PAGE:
On the contrary, those parts which arc intermediate between the bulges, feel tight and tense under the fingers, because they are stretched in their positions and rendered comparatively straight, by the strong edges of the bulged or convex parts: the flat portions, arc the hinges upon which the bulged parts move, and such flat parts arc sensibly too small for their respective localities, the others being too large.
Now, therefore, in prescribing the rule for the avoidance of these errors, it is simply to treat every part alike, so that none may be stretched beyond its proper size so as to become bulged, and thereby to distort the whole plate. When the mischief has occurred, the remedy is to extend all the too-small parts, or the hinges of the bulges to their true size, so as to put every part of the plate into equal tension, by allowing the bulged or too-large parts room to expand. Uniform blows should be therefore directed upon all the straight or too-small parts of the plate, the force and number of the blows being determined by the respective magnitudes of the errors, and the rigidity of the plate.
In flattening plates, the greater part of the work is done with solid blows upon a true and nearly flat anvil; the face of the hammer is slightly round, and its weight and the force of the blows are determined by the strength of the plate, the slighter plate requiring more delicate blows, and being more difficult to manage. In the commencement, the rectangular plate is hammered all over with great regularity in parallel lines beginning from one edge; it is generally turned over and similarly treated on the other side. Circular plates are hammered in circular lines beginning from the center, that is supposing the plates of metal to be soft, and in about the ordinary condition in which they are left by the laminating rollers; as the equable hammering gives a general rigidity, which serves as a foundation for the correctional treatment finally pursued. With a steel plate hardened in the fire, and which is already far more rigid than the soft plate, it is necessary to begin at once upon the reduction of the errors and distortions, which usually occur in the hardening and tempering.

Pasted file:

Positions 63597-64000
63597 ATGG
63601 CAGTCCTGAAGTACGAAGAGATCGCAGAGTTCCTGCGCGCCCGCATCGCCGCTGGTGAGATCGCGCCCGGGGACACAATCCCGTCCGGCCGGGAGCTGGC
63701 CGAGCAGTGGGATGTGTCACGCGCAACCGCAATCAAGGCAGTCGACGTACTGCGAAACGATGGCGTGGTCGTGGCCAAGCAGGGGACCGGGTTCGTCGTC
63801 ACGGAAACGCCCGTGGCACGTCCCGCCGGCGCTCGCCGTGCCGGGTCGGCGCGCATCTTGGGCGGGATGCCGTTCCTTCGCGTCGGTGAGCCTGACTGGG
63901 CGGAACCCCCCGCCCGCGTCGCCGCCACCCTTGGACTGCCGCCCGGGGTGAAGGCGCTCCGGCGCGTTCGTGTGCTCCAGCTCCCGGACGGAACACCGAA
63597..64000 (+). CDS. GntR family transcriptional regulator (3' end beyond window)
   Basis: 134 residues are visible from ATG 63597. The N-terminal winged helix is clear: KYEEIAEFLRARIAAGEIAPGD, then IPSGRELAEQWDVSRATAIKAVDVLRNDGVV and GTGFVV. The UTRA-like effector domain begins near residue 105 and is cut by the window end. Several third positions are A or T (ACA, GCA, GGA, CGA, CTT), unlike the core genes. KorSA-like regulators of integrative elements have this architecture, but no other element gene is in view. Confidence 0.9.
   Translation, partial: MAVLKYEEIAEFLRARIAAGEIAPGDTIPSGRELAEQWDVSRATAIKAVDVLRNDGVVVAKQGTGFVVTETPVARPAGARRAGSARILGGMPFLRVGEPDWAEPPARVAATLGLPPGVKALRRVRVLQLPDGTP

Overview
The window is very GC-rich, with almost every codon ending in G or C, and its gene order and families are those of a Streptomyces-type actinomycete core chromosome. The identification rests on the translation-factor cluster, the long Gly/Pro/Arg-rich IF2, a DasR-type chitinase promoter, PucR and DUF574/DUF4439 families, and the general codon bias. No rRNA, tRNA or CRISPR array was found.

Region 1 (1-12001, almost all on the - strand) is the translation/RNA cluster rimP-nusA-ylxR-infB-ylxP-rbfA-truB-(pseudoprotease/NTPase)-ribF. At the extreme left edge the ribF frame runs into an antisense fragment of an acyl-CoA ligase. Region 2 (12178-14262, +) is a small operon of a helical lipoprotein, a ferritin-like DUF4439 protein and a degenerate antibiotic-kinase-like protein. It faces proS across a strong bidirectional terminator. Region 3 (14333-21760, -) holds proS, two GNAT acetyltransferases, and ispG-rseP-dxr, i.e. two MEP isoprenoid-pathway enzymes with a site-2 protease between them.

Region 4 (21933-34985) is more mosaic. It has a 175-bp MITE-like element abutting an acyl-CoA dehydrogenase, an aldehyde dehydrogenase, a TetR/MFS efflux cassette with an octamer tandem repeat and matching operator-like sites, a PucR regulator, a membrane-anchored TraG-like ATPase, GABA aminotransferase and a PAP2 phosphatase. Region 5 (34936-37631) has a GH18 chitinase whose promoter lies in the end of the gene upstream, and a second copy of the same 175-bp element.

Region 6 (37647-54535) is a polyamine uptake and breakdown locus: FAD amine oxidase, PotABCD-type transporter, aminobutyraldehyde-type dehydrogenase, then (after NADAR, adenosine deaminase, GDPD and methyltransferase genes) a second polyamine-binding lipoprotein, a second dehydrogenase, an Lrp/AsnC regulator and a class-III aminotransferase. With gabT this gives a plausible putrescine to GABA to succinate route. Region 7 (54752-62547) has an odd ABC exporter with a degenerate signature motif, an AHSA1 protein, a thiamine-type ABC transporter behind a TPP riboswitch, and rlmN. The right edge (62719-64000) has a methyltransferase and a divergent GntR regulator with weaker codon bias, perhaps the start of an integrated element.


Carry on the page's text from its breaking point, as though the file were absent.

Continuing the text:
The hammer should be made to fall on one spot with the uniformity of a tilt-hammer, the work being moved about beneath it. As however the regularity of a machine is not to be expected from the hand, it is scarcely to be looked for that the work shall be at once flat. Whilst the errors are tolerably conspicuous or considerable, the man accustomed to the work will still keep the hammer in constant motion, and will so shift the work, as to bring the tight parts alone beneath its blows, hammering with little apparent concern just around the margins of the loose parts, or at the foot of every rise. As the plate becomes more nearly flat, it is necessary to proceed more cautiously, and to hold the plate occasionally between the eye and the light to learn the exact parts to be enlarged, the straight-edge is also then resorted to.
In many works, especially in saws which require very great truth, the elasticity is also examined; this is frequently done by holding the opposite edges of the plate between the fingers and thumbs, and bending them at various parts. As previously explained, all the portions which are technically called tight, or those lines upon which the loose enlarged parts appear to move as on hinges, are strictly the parts to be extended by gentle hammering. For instance, supposing that in the plate, fig. 288, there were only one central buckle a, the whole exterior portion would require to be stretched, beginning from the base of the bulge; but it must be remembered the extreme edges of the plate will yield with greater facility than the more central parts, and therefore require somewhat fewer blows, as the blows are all given as nearly as possible of the same intensity, and the number of them is the source of variation.
If, as it is more to be expected, there are two or more loose parts, such as a, and b c, the more quiescent part between them must be first hammered, as working upon any loose or bulged part only magnifies the evil. Where the intermediate space is narrow as at d, less blows will be needed, and such tight parts will soon, and sometimes very suddenly, become loose from the two bulges melting into one. It should be rather the general aim, to throw the several small errors into a large one, by getting the plate into one regular sweep; dealing the blows principally between the dotted lines, not carelessly so as to increase the general departure from the plane surface, but with an acute discrimination to lead all the defects in the same direction, by making the plate as it were a part of a very great cylinder, as at e or f, fig. 289, but with as little curvature as possible.
When this is accomplished, and that the work is free from loose parts, it is hammered on the rounding side, in lines parallel with the axis of the imaginary cylinder; so that in r, the lines would be parallel with the edge from which the rise commences, and in f, or the plate which is bent diagonally, the lines of blows would be necessarily oblique, although as regards the curvature, the same as in e. The reason why any reduction of curvature should at all result from this treatment, (action and re-action being alike,) is due to the greater roundness of the hammer than the anvil; the rounder hammer effects the change more rapidly, but also the more indents the work.
In a circular saw, the general aim is first to throw the minor errors into one regular concavity, which may be supposed to extend to b, b, in the imaginary section, fig. 290, and then the margin a, b, would be hammered in a proportional degree, to enlarge it until it just allowed the interior sufficient room to expand to the plane surface